Obviously, the Trump administration can’t directly control non-U.S. foreign investment into China. But capital coming from the United States hasn’t exactly been chump change. I haven’t been able to find official data, but Steven A. Schoenfeld of the investment research and advisory firm MV Index Solutions, who has been investigating this issue for several years, has written that, in 2019, “nearly $400 billion of new foreign investment into Chinese equities was driven by changes in allocations within benchmark indexes, with American investors accounting for more than a third of these massive portfolio flows.” In addition, he has estimated that the 30 largest U.S. public workers’ pension plans had invested more than $50 billion in Chinese entities as of the beginning of this year. (Full disclosure: Steven is a long-time close personal friend.)

The Trump administration belatedly has tried to curb American portfolio investment in China, and has both forced a big federal workers’ pension fund to halt a planned great increase its China holdings, and has ordered a ban on all U.S. financial investment in dozens of companies linked to the Chinese military.

But unless more comprehensive curbs are enacted, the decisions by Wall Street research firms to boost China’s presence in the stock indices they construct, and which both government pension and private fund managers generally try to track, will still ensure that these investors’ exposure to China keeps rising. And the lure of expanded opportunities in China’s already huge and potentially huge-er financial services market, and its still healthily growing real economy, will continue fueling American and other foreign investors’ appetite for both Chinese stocks and bonds. Ironically, the President’s Phase One trade deal could help sustain and even increase U.S. investments in China via the commitments China has made to ease barriers to entry for American finance companies.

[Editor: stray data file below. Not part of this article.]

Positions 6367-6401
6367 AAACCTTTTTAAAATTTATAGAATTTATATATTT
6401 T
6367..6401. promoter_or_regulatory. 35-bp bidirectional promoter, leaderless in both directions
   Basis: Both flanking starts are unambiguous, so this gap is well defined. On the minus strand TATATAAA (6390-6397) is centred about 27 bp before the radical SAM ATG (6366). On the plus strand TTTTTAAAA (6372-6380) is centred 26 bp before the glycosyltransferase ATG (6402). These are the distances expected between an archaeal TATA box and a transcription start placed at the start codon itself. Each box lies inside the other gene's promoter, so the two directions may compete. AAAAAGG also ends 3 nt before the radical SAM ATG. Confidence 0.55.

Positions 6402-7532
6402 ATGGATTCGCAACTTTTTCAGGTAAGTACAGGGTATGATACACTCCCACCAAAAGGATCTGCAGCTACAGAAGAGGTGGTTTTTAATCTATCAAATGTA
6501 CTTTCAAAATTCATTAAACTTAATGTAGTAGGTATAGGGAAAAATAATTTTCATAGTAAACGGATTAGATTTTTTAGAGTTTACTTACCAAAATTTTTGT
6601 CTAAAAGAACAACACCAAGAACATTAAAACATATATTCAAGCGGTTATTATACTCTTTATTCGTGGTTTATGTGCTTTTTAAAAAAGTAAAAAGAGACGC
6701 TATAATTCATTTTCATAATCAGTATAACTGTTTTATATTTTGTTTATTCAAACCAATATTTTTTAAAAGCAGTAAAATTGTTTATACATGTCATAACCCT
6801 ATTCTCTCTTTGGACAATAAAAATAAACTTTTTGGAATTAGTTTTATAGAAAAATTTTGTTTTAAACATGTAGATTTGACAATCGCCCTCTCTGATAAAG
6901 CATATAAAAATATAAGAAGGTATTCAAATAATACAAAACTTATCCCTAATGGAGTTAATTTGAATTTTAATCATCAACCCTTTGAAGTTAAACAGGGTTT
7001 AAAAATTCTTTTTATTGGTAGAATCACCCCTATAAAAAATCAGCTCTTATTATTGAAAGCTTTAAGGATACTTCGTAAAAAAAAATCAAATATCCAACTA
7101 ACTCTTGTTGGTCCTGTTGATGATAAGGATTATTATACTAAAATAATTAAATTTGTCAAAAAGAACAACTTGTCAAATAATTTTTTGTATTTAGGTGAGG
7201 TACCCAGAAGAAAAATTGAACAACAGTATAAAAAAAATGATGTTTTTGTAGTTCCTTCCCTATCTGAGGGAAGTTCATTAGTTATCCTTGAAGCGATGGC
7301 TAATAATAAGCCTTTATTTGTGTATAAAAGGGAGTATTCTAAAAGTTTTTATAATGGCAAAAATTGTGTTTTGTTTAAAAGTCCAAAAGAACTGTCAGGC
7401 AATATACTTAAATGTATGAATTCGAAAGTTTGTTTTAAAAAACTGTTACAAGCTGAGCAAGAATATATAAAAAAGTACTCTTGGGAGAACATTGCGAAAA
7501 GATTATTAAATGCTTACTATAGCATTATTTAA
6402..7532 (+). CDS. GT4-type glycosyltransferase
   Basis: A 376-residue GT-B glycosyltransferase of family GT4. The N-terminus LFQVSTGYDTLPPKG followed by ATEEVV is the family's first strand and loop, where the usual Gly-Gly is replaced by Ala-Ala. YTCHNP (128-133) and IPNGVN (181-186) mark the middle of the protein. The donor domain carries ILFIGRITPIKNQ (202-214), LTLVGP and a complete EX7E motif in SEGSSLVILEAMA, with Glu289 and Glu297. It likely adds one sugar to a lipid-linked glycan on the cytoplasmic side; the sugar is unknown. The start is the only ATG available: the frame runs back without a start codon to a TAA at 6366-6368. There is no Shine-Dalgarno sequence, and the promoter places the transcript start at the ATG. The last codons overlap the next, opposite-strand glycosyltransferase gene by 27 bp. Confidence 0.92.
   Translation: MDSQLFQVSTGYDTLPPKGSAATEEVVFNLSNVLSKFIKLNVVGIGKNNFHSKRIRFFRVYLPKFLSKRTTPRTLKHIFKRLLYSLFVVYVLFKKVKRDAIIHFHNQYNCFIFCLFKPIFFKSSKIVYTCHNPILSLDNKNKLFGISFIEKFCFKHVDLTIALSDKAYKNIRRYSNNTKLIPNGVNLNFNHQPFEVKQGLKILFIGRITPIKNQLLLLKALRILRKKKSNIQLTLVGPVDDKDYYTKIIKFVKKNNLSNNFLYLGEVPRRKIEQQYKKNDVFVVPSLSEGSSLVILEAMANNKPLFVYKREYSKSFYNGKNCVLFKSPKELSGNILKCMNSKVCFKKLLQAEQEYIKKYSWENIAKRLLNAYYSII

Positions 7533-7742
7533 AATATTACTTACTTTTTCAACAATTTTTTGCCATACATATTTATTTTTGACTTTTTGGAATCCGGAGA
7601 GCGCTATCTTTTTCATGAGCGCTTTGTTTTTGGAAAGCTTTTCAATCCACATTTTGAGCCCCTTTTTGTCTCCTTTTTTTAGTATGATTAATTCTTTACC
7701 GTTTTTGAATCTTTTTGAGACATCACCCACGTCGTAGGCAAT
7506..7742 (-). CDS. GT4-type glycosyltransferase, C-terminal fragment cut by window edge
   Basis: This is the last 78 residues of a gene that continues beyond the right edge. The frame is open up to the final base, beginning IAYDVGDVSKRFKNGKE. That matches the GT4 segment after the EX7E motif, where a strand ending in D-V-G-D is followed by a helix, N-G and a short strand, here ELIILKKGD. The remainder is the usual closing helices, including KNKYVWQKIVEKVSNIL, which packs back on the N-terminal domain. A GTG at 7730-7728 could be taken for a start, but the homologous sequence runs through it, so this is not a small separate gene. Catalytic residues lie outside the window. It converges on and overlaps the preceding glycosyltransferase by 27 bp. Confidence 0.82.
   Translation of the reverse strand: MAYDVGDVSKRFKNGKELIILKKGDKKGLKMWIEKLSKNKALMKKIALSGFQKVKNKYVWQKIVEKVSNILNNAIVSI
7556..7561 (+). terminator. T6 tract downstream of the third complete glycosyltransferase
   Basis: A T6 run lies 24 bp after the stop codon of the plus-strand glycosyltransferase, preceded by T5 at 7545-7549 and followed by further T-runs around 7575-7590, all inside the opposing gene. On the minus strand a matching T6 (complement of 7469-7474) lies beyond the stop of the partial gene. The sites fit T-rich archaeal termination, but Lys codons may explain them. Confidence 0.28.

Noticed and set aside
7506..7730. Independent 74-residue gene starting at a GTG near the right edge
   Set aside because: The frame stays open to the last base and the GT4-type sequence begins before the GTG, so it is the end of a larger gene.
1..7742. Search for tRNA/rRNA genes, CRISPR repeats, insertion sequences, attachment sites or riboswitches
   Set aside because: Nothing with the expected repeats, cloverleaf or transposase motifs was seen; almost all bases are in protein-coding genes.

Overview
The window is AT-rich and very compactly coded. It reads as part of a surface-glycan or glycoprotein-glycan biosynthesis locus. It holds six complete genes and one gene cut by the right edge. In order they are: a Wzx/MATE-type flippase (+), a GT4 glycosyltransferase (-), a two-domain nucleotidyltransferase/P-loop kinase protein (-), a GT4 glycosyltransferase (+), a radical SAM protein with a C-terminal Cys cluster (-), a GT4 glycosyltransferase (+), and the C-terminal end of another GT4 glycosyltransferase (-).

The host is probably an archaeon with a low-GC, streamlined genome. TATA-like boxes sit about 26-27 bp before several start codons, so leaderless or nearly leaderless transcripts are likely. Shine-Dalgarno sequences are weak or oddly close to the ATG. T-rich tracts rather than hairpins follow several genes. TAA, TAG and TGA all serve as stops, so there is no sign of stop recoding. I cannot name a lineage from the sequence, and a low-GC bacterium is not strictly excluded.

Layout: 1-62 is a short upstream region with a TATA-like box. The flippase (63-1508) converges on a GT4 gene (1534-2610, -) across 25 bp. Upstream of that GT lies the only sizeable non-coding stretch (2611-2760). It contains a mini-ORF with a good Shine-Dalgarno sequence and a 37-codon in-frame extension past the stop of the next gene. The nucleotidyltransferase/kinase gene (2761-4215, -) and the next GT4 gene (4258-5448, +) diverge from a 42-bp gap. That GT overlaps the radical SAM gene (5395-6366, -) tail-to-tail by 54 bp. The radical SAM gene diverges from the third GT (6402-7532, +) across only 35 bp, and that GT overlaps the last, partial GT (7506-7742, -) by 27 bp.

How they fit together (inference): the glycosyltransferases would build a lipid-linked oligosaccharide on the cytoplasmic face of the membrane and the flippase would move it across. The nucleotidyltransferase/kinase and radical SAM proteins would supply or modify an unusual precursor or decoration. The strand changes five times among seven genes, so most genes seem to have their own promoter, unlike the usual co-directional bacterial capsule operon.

In fact, Steven Schoenfeld’s research makes clear that overall, despite these Trump administration curbs, total foreign holdings of Chinese stocks and bonds could approach and even exceed the half trillion dollar level in the next two or three years. These sums would equal several percentage points of China’s total economy.

Nor does the foreign financial support for China stop there. Although the Trump administration and Congress have been working to tighten the standards Chinese entities must meet to list on U.S. stock exchanges, their presence in the three biggest such financial markets as of October had allowed them to achieve total market capitalization of $2.2 trillion.

Of course, the Trump years seem to be nearing a close, raising the question of whether apparent President-elect Joe Biden will try to tighten the clamps on U.S. capital flows further and even encourage American allies to do the same, or whether he’ll simply let current trends continue, or open the flood gates further.  Something we do know for sure:  Investors in Chinese markets seem awfully confident that Washington will let them continue with their version of selling Beijing the rope with which it can hang the free world.  Why else would Chinese stock prices be way up since his apparent election? 

Line chart of Net purchases of Chinese equities via stock connect programme YTD ($bn) showing Biden win spurs return to Chinese stocks